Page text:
The Federal Communications Commission (FCC) confirmed on Wednesday that it is investigating whether Google broke any federal eavesdropping laws when collecting data for its controversial Street View mapping service.
The investigation stems from Google's disclosure recently that its Street View cars collected passwords, e-mails and other personal information from unprotected residential wireless networks, the FCC said in a statement.
In light of Google's disclosure, "we can now confirm that the Enforcement Bureau is looking into whether these actions violate the Communications Act," Michele Ellison, chief of the FCC's Enforcement Bureau, said in the statement.
"As the agency charged with overseeing the public airwaves, we are committed to ensuring that the consumers affected by this breach of privacy receive a full and fair accounting," the FCC statement said.
The FCC's investigation adds to the growing list of organizations that are looking into whether Google broke any laws when collecting data for Street View.
In May, Google disclosed that the accidental inclusion of code written for an experimental Wi-Fi project was causing its Street View vehicles to inadvertently collect "payload" data from unprotected Wi-Fi networks along the routes.
Google said that it has since removed the code and stopped collecting any Wi-Fi data.
The company's disclosure has prompted regulators in several countries, including the United Kingdom, Germany, Canada and South Korea, to launch investigations into the matter.
In the U.S. in June, Connecticut attorney general Richard Blumenthal announced that he was launching a multistate investigation into "Google's deeply disturbing invasion of personal privacy."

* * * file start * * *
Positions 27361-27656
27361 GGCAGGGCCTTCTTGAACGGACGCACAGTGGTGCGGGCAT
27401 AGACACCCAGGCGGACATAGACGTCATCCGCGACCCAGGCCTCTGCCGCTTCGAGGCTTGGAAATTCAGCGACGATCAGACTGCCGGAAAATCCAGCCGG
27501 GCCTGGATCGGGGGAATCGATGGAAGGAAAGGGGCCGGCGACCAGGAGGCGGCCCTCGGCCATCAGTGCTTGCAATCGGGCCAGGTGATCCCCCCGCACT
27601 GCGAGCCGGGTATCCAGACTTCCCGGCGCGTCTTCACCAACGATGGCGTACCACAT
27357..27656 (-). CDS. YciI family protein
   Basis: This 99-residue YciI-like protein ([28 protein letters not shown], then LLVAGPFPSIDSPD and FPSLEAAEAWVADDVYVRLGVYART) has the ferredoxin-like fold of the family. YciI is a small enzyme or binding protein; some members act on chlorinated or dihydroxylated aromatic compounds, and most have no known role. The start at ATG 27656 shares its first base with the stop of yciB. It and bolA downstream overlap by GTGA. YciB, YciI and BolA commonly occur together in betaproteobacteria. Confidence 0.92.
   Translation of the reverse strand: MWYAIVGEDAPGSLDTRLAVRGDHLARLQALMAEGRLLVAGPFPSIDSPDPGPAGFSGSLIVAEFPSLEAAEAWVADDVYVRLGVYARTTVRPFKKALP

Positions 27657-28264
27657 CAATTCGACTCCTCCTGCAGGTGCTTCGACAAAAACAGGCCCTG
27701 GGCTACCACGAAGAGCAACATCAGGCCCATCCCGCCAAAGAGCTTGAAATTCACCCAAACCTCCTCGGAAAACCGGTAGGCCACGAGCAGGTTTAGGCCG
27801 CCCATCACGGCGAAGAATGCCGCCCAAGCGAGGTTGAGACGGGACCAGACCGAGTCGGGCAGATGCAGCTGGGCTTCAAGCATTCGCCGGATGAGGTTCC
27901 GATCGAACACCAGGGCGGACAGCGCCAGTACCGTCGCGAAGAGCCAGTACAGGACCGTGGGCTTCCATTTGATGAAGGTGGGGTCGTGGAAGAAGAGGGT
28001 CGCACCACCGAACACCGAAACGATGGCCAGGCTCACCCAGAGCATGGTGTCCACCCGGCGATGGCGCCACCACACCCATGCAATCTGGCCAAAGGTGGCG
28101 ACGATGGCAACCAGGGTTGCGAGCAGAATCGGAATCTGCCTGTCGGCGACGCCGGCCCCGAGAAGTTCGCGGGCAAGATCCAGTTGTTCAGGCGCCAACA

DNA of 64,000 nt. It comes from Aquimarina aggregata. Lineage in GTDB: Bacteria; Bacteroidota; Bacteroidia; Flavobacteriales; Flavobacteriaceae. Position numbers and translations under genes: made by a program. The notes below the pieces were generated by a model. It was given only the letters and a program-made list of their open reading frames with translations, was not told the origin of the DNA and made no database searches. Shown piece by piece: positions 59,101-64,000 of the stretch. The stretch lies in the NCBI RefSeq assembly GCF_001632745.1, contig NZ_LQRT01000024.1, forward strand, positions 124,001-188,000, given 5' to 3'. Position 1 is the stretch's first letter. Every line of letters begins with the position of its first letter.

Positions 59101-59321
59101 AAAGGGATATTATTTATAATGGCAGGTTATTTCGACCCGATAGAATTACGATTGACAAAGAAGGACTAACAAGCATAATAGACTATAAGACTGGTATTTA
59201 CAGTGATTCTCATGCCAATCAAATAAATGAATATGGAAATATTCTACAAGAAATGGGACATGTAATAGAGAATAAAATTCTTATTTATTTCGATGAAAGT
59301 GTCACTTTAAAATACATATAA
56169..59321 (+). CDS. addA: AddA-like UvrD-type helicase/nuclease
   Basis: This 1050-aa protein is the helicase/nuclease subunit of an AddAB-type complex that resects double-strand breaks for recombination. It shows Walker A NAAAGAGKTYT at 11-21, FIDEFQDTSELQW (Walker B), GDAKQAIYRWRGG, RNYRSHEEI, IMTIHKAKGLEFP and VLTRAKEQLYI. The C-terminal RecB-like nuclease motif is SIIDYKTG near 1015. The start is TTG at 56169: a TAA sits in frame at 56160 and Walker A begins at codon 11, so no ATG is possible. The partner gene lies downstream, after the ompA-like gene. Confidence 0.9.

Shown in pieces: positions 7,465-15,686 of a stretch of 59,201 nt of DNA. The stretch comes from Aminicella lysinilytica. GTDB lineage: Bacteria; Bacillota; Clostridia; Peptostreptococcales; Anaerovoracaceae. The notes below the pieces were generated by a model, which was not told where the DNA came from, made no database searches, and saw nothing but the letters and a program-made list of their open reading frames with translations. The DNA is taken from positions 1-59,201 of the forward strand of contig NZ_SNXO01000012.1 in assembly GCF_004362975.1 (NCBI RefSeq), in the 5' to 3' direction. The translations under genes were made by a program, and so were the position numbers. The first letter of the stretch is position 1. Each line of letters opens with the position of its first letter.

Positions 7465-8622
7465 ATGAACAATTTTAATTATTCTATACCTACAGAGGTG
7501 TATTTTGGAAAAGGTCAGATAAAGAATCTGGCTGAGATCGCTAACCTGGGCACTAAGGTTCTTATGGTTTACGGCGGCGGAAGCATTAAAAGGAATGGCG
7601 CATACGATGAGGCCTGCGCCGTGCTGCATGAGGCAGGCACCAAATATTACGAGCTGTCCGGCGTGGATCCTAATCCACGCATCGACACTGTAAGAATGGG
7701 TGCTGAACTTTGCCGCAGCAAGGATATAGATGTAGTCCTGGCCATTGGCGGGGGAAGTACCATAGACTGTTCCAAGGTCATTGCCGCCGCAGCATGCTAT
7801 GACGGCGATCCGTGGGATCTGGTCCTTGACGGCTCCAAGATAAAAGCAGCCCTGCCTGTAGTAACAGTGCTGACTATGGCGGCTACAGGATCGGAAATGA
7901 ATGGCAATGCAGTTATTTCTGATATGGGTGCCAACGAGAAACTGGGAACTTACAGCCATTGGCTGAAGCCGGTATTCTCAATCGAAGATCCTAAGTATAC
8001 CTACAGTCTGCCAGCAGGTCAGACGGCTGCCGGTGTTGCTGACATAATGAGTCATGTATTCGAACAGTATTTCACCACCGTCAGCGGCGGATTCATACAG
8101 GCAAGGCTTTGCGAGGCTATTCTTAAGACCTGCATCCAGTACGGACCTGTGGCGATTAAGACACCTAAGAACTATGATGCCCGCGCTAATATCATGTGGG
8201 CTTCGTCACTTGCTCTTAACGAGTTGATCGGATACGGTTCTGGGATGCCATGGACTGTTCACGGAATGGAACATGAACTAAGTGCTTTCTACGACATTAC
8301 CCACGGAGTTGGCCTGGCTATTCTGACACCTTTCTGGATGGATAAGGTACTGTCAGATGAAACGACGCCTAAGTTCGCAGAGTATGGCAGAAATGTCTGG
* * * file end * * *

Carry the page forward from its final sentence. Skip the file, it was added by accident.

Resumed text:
The Federal Trade Commission also launched a similar investigation earlier this year but closed it last month as a result of what it said was Google's assurances that it would delete any data that it had collected and not use it in any manner.
The Electronic Privacy Information Center (EPIC), which in May had asked the FCC for an investigation into Google's Street View data collection, today welcomed the investigation.
EPIC president Marc Rotenberg said by e-mail that none of Google's Wi-Fi collection activities would have to light if European data protection officials hadn't opened an investigation. "The public also does not understand that while the interception of communications traffic may have been accidental, the collection of Wi-Fi device name and location information was not," Rotenberg said.
Google reiterated what it has been saying since the controversy first began. "We are profoundly sorry for having mistakenly collected payload data from unencrypted networks," the company said in a statement.
As soon as Google realized what was happening it stopped collecting all Wi-Fi data from its Street View cars and informed appropriate authorities, the company said. "We assured the FTC, which has closed its inquiry, we did not want and have never used the payload data in any of our products and services," the company said, adding that it will delete the data as "soon as possible."
Jaikumar Vijayan covers data security and privacy issues, financial services security and e-voting for Computerworld. Follow Jaikumar on Twitter at @jaivijayan or subscribe to Jaikumar's RSS feed . His e-mail address is email@example.com.